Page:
(308h) Dynamic Modeling of the Synergistic Effects of Chemical and Thermo-Mechanical Degradation of Solid Oxide Cells | AIChE

(308h) Dynamic Modeling of the Synergistic Effects of Chemical and Thermo-Mechanical Degradation of Solid Oxide Cells


Giridhar, N. V. - Presenter, West Virginia University
Le, Q. M., West Virginia University
Bhattacharyya, D., West Virginia University
Allan, D. A., University of Wisconsin Madison
Zitney, S., National Energy Technology Laboratory
One notable barrier to successful commercialization of solid oxide cell (SOC) technologies is the relatively short lifespan of SOC materials due to the degradation of electrode microstructure by various chemical and electrochemical mechanisms. Another factor that significantly reduces the life of the cell is the presence of thermo-mechanical stresses that build up due to high spatial and temporal temperature gradients. Extended exposure of the cell to high temperature electrolysis operation can lead to severe changes in electrode composition and microstructure (McPhail et al., 2021; Wolf et al., 2022). Chemical degradation can result in an increase in local Ohmic resistances such that the overall efficiency of the cell decreases. The thermo-mechanical stress accumulation can lead to premature catastrophic failure of the cell components (Barelli et al., 2013). While there have been several studies in the open literature on modeling the effects of physical and chemical degradation (Clague et al., 2012; Khan et al., 2018; Nakajo et al., 2011; Parhizkar & Roshandel, 2017), they have been done separately without considering synergistic effects of these degradation mechanisms on each other. However, synergistic effects can rapidly accelerate the rate of degradation. This work seeks to model several synergistic effects of physical and chemical degradation and generates results by simulating a variety of operating scenarios.

In this work, a number of chemical degradation models are developed for the oxygen and the fuel electrodes. These models account for mechanisms such as chromium oxide and lanthanum zirconate scale growth, Ni agglomeration, etc. For modeling physical degradation, the cell components including electrodes and the electrolyte are assumed to be bonded together that allows for estimation of the uniform strain and the curvature of the cell components (Hsueh, 2002; Zhao et al., 2019). The Weibull distribution (Weibull, 1939) is applied to evaluate the failure probability (Bhattacharyya et al., 2009).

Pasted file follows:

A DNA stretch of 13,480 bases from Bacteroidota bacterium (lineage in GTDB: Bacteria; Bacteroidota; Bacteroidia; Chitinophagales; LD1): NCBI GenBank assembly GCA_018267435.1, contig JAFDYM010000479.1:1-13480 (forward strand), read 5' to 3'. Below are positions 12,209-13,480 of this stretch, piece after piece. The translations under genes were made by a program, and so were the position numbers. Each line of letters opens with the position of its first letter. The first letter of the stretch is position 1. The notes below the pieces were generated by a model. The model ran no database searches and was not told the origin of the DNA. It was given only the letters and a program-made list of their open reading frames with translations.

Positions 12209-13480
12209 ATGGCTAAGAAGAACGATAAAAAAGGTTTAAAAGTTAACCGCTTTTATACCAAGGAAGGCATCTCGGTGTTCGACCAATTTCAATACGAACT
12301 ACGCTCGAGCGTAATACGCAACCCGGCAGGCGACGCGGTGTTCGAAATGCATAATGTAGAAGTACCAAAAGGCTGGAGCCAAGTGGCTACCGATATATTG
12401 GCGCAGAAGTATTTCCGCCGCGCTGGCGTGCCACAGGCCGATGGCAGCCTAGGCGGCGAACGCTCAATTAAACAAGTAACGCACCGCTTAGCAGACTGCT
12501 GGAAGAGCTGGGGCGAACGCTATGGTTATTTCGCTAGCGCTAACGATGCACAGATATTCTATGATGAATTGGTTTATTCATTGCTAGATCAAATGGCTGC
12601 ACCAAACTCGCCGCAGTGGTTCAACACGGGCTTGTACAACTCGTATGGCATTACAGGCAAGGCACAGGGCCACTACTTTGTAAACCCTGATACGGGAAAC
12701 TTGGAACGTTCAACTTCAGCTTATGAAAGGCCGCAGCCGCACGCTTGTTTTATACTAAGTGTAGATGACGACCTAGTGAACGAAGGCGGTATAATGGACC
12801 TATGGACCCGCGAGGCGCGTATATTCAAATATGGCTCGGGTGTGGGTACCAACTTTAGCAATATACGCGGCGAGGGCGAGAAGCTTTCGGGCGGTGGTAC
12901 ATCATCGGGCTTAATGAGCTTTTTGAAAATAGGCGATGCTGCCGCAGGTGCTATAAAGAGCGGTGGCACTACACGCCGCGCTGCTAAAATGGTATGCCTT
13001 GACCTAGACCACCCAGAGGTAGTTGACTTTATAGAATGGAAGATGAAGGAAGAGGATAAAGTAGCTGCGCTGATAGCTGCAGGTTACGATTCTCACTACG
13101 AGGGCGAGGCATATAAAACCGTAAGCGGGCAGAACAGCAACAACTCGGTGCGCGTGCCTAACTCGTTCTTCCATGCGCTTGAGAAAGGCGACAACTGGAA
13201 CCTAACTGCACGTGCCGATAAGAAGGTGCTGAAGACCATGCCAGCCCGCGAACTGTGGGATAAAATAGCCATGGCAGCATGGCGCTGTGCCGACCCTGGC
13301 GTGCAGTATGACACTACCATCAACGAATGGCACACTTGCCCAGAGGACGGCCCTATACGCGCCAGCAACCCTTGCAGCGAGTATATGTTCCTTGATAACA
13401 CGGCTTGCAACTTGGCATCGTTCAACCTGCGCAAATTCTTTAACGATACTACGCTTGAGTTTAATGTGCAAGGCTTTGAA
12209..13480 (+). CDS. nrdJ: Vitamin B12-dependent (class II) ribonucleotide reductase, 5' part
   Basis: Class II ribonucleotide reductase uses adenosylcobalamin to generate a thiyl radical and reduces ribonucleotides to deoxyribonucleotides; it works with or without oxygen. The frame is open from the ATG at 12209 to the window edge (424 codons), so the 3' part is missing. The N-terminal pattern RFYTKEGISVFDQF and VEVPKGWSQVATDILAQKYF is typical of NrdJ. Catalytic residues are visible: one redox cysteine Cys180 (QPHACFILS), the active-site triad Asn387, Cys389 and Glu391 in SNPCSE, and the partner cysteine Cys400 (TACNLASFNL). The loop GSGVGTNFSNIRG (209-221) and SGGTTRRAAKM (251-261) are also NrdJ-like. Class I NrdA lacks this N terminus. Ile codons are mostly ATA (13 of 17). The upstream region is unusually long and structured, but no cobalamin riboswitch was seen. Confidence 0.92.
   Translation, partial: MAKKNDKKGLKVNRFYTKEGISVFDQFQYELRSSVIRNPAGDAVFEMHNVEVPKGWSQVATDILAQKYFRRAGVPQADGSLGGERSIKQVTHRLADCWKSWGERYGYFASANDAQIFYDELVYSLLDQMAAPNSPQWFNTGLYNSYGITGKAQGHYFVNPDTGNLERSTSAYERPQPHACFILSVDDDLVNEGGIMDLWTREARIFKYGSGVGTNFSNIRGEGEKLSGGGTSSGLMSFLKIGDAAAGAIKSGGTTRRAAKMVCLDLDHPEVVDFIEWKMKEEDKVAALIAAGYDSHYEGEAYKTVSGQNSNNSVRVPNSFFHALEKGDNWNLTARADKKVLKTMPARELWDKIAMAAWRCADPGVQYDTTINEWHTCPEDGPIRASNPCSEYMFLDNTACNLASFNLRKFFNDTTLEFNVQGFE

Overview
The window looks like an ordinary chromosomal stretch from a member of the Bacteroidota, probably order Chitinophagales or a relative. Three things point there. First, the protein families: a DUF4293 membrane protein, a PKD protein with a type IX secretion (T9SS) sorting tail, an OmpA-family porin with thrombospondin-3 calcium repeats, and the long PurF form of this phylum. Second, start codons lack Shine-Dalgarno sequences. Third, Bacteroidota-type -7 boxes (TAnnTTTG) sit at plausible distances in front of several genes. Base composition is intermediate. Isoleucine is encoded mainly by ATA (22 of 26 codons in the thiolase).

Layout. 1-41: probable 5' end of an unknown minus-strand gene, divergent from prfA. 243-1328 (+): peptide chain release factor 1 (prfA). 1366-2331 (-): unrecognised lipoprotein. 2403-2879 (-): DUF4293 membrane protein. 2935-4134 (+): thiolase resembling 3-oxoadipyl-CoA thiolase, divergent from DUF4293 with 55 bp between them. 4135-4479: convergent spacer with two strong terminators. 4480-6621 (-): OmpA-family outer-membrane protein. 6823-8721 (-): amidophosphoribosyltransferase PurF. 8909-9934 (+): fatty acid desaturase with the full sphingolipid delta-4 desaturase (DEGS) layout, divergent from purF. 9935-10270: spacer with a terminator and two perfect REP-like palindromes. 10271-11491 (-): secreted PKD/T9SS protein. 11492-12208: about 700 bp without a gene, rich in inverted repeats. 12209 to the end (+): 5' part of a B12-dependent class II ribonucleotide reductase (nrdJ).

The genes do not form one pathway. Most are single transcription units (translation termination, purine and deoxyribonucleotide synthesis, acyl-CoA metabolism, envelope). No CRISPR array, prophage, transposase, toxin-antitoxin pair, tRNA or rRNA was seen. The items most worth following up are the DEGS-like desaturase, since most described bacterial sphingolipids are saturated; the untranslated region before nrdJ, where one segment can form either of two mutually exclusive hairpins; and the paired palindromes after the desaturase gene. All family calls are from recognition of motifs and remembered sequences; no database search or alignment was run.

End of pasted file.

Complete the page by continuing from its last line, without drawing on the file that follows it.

Multiple synergistic effects between physical and chemical degradation are modeled. For example, the cell temperature continues to rise due to chemical degradation because of the local rise in the Ohmic resistance even though current density is constant. The rise in temperature enhances physical degradation especially accelerating creep damage. In addition, chemical degradation affects the thermo-physical properties of the ceramic materials, which in turn, resulting in variation in the thermal profile in the cell thus affecting physical degradation. Furthermore, mechanical properties of the cell components such as Young’s modulus, Poisson’s ratio get affected due to chemical degradation and change in these properties has strong effect on the physical degradation. Models of thermo-physical and mechanical properties are developed as a function of ceramic composition and its operating conditions.

The degradation models are coupled with a first principles 2D non-isothermal dynamic model (Bhattacharyya et al., 2009) of a solid oxide cell enabling calculation of spatial-temporal variation of stresses, failure probability, and extent of chemical degradation as a function of operating conditions. Various operating scenarios are considered that differ in terms of current density, temperature as well as temperature transients. Our study shows that consideration of synergistic effects will be critical to obtain realistic estimate of the degradation of SOC and estimating remaining useful life of the cell before failure occurs.


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